“It’s creating requirements around standardisation and interoperability as well,” Stannard noted. “If you need to do a hundred different types of connections to get into a hundred of these new payment methods, most merchants just do not have the infrastructure to do that.”

This is where platform providers such as Boku come in, developing platforms to allow a simple integration between many payment systems instead of merchants connecting to payment platforms one by one.

“Generally, I would say that’s the evolution that we’ve seen most of the merchants taking. And I think that’s actually adding fuel to the payment ecosystem itself,” explained Stannard. “So there is competition within the wallets, there’s competition within the merchants, but I think what they’re all requiring is a degree of standardisation that enables all of them to scale.”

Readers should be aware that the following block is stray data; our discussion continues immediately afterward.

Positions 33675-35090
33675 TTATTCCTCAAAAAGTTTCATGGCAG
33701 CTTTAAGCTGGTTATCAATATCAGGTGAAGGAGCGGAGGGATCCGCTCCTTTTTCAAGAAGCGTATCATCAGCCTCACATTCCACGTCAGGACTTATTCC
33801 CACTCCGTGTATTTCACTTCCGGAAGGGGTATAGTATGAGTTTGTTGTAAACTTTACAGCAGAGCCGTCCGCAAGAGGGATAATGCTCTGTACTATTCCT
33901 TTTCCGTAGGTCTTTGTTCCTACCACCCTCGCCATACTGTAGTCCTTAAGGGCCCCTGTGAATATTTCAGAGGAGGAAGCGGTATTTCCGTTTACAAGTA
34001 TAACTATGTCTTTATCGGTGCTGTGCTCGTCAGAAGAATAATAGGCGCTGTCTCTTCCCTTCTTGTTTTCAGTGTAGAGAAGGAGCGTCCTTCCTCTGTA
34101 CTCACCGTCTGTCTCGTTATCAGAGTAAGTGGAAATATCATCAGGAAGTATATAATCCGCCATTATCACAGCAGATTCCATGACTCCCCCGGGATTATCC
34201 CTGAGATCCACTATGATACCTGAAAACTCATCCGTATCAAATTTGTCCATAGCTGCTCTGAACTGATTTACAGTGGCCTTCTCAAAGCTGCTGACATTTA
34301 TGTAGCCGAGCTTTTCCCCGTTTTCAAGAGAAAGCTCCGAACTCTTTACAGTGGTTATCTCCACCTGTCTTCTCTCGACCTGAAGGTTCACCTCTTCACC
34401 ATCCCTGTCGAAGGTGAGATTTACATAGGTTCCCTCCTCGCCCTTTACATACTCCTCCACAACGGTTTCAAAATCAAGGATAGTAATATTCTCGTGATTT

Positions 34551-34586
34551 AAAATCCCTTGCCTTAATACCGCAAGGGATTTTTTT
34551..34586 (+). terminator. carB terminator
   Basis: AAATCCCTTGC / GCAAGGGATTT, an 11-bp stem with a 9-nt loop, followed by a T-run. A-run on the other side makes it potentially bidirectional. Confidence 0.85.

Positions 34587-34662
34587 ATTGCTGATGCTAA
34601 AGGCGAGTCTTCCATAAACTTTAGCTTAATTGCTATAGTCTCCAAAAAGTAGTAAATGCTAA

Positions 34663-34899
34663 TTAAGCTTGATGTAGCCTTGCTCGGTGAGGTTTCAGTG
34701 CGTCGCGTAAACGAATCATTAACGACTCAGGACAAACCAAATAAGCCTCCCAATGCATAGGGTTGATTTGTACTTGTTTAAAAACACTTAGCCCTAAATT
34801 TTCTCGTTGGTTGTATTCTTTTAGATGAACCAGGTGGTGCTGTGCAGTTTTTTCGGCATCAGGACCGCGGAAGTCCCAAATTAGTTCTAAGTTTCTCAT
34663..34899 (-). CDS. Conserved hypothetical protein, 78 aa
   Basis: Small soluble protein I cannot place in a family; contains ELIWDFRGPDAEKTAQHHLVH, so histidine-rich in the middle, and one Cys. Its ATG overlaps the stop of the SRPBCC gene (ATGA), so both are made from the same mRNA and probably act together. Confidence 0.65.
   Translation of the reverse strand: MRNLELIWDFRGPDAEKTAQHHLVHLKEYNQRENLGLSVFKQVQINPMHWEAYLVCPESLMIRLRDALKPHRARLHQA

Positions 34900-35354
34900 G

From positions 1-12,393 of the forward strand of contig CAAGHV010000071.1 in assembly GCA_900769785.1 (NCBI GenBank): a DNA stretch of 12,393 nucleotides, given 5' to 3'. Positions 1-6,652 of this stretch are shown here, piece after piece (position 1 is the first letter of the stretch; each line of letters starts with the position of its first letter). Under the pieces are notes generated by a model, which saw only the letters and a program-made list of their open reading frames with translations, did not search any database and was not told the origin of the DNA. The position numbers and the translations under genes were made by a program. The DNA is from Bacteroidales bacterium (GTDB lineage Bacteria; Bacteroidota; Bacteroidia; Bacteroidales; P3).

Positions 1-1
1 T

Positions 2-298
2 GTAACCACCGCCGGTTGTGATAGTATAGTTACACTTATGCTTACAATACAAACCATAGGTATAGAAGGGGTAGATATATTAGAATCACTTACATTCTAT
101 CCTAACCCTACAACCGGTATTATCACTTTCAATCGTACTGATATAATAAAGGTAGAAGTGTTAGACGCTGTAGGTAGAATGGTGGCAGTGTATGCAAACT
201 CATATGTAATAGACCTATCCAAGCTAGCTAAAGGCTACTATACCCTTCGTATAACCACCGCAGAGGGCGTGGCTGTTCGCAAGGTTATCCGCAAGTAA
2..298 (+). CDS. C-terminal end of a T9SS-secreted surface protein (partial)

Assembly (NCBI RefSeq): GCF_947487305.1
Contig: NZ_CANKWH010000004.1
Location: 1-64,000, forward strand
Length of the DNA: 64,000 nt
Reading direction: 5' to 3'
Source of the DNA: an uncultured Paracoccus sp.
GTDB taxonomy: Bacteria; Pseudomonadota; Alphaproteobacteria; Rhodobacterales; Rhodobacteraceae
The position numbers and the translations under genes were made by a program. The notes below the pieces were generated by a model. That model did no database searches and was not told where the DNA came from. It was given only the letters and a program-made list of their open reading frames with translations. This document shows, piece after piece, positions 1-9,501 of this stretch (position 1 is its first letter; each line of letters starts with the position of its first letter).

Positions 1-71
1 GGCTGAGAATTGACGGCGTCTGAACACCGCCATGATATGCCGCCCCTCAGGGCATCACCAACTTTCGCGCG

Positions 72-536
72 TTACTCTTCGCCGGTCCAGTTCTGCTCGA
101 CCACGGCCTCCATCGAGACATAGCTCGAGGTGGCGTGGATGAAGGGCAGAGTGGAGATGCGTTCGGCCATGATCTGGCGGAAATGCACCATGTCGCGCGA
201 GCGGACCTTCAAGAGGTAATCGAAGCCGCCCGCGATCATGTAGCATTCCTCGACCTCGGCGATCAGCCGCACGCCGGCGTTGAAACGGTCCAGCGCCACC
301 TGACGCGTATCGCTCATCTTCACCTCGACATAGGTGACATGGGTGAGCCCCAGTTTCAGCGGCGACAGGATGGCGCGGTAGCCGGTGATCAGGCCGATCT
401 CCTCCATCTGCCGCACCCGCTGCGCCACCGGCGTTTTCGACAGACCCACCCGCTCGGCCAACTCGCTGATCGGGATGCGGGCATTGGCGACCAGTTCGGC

The Operator as Payment Provider

Looking at the most prominent payment systems on mobile globally, there are obvious successes like WeChat Pay and Alipay in China, GoPay in South-East Asia, and Apple Pay in the USA. None of these are related to mobile operators. Do operators have a place in the evolution of the market? Quite possibly, according to Stannard.